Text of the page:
Uninsured or underinsured small businesses are unlikely to survive the catastrophic losses that extreme weather can bring, because the majority don’t have the large financial assets needed to recover, according to Steadfast’s Broker Technical Manager Michael White.

“There are a number of different aspects to underinsurance,” White says.

  1. “Businesses do not have insurance at all (e.g. they own a building but do not insure it).
  2. “They insure the physical assets but they don’t take business interruption insurance. This is very common – the client can see that their physical assets may be damaged but they don’t understand there could be financial consequences of that.
  3. “They take out a policy and the sum insured is inadequate, e.g. they insure for $500,000 but the actual replacement cost  is $1 million – if there is a total loss, the client gets $500,000; if there is a partial loss the amount payable is written down to reflect the underinsurance.”



A Harvard Business Review study analysing the impact of 2012’s Hurricane Sandy found small businesses were affected badly by extreme weather for a number of reasons.

“Firms may be especially unlikely to prepare for infrequent events such as major hurricanes since they are exposed to so many risks that occur with a higher likelihood,” wrote Benjamin Collier, Assistant Professor Risk, Insurance & Healthcare Management.

But Collier is adamant small businesses need to understand extreme weather and natural disasters will likely become increasingly common.

“A risk that seemed too rare to actively manage a decade ago may look very different now,” he wrote.

Businesses should consult their brokers to help ensure they are not uninsured or under-insured. For expert advice on the best insurance solutions for your business, talk to one of our brokers.


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Horticulture Through the COVID-19 Pandemic

Horticulture Through the COVID-19 Pandemic

By David Thompson, Engagement Manager Australian Institute of Horticulture

Australians have turned to outdoor greenspaces over the last few months as the world is gripped by a pandemic of historic proportions. The indoor has become a place of containment and restriction, while our parks, gardens and green landscapes have offered the kind of COVID-19-safe space that we can turn to in relative safety.

The media reports that visitations to parks has dramatically increased, with the NSW Planning Department figures showing a 46% increase in people’s use of outdoor spaces since the arrival of the pandemic. In addition, the horticulture industry has fared reasonably well as outdoor installations have been able to continue with effective physical distancing practices.

Professional horticulturists know that success in tough times comes down to providing value, continuously learning and drawing on a network of similar professionals to find the right support. Helping horticulturists achieve these goals is the mission of the Australian Institute of Horticulture.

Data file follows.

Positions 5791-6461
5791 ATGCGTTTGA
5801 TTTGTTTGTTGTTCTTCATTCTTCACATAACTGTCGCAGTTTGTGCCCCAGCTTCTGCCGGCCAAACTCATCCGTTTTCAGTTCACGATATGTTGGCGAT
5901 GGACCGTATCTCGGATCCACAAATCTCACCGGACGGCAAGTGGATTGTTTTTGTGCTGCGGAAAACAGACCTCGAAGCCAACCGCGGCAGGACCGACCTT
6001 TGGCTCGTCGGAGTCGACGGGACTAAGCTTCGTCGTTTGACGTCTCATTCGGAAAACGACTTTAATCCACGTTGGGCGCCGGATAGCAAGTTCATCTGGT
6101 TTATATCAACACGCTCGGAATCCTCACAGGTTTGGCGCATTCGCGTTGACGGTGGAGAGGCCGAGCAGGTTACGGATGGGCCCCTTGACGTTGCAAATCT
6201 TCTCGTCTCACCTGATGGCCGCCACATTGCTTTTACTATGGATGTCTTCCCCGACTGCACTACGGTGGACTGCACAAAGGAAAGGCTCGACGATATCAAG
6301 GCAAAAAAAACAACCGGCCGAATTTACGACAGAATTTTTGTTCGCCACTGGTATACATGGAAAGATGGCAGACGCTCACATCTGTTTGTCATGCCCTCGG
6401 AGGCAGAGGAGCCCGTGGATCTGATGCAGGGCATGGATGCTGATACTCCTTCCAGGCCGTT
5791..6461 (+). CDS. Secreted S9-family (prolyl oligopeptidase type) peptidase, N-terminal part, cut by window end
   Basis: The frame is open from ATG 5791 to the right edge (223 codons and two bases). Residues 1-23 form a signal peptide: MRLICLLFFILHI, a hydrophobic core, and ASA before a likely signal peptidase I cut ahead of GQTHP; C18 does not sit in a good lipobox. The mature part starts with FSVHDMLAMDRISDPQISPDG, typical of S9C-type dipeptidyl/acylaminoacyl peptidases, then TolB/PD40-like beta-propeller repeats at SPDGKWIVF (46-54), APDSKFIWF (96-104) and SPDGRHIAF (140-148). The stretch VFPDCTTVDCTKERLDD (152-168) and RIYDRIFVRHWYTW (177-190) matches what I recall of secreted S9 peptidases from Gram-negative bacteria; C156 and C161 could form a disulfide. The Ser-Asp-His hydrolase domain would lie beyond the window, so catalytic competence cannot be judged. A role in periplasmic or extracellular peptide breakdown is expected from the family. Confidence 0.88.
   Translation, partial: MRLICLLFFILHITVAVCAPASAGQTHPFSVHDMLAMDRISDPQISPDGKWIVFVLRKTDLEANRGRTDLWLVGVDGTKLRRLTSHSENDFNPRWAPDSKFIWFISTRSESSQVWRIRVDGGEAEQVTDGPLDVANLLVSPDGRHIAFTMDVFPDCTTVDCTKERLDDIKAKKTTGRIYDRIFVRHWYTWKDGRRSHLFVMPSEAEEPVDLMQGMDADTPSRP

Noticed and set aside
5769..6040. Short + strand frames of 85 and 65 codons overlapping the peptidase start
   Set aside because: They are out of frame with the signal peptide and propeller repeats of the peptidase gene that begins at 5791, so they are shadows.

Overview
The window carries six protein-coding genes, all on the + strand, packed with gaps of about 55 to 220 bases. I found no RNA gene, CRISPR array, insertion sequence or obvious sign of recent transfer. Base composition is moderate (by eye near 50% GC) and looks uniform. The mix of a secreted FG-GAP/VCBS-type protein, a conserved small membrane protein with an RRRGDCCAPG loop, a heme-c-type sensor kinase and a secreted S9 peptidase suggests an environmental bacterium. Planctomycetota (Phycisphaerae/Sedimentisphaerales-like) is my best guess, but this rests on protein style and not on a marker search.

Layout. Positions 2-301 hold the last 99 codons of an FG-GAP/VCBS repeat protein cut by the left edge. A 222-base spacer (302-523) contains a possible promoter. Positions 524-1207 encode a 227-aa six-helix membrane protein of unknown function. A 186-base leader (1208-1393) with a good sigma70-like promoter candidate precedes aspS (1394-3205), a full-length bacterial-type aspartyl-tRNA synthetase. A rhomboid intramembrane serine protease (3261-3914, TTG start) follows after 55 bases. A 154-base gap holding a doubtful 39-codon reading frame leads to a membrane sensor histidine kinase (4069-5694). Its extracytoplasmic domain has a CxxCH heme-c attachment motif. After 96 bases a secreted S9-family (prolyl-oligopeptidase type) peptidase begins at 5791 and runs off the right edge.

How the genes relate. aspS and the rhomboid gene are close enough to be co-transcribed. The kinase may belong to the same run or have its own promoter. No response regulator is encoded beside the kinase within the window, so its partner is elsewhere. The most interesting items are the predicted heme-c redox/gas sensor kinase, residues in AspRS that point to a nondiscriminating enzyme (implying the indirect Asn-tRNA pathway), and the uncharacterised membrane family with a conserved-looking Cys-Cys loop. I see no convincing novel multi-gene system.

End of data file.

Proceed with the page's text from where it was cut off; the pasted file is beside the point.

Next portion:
Helping Horticulturists Thrive

The restrictions have, however, forced all of us in horticulture to reconsider how we get business done. In an industry that values the outdoors and its opportunities for working together and meeting in-person, horticulture has had to adapt to the new normal of wider distances and separation.

At the Australian Institute of Horticulture, we have always relied on web conferencing and virtual meeting technologies as our council and member network is spread throughout Australia. In so many ways, we have found the changes very beneficial as the use of Zoom teleconferencing and webinars has actually helped us increase the accessibility of our events and webinars compared to the traditional get-together events we have held.

The Institute has been able to strengthen its focus on value for its professional horticulturist members, with strong attendance at our business development and technical webinars over the last few months. The Institute brings information, updates and knowledge to its members to keep them ahead of the game as the industry evolves and develops.

Building a Professional Identity and Mindset

As Australians do find solace and turn to their gardens and landscapes, the demand for good-quality, professional horticultural advice and services will remain strong. Professionals that thrive tend to have several things in common: a commitment to positioning themselves as the best and most-trusted in the industry, living up to those values and associating themselves with other trusted professionals.

The horticulture industry is not large, and word of mouth remains a vitally-important method of finding opportunities and success. That’s where the Institute’s professional memberships are valued by horticulturists as a demonstrable marker of quality and commitment to the industry.

The Australian Institute of Horticulture invites professionals and enthusiasts to commit to growing the professional approach that keeps Australians turning towards healthy, vibrant and well-planned green spaces.

Find out more about becoming a trusted professional horticulturist.


A. Hoen & Co., 1917, U.S. Department of Agriculture

During World War I and World War II, gardening took on a distinctly martial air. Citizens were encouraged to grow their own backyard produce (dubbed “war gardens” in WWI and “victory gardens” in WWII). “It gave everyone a sense of contributing to the war effort, sometimes in the most minuscule ways,” says Dr. Paul Ruffin, Distinguished Professor of English at Texas State University, who has written about victory gardens.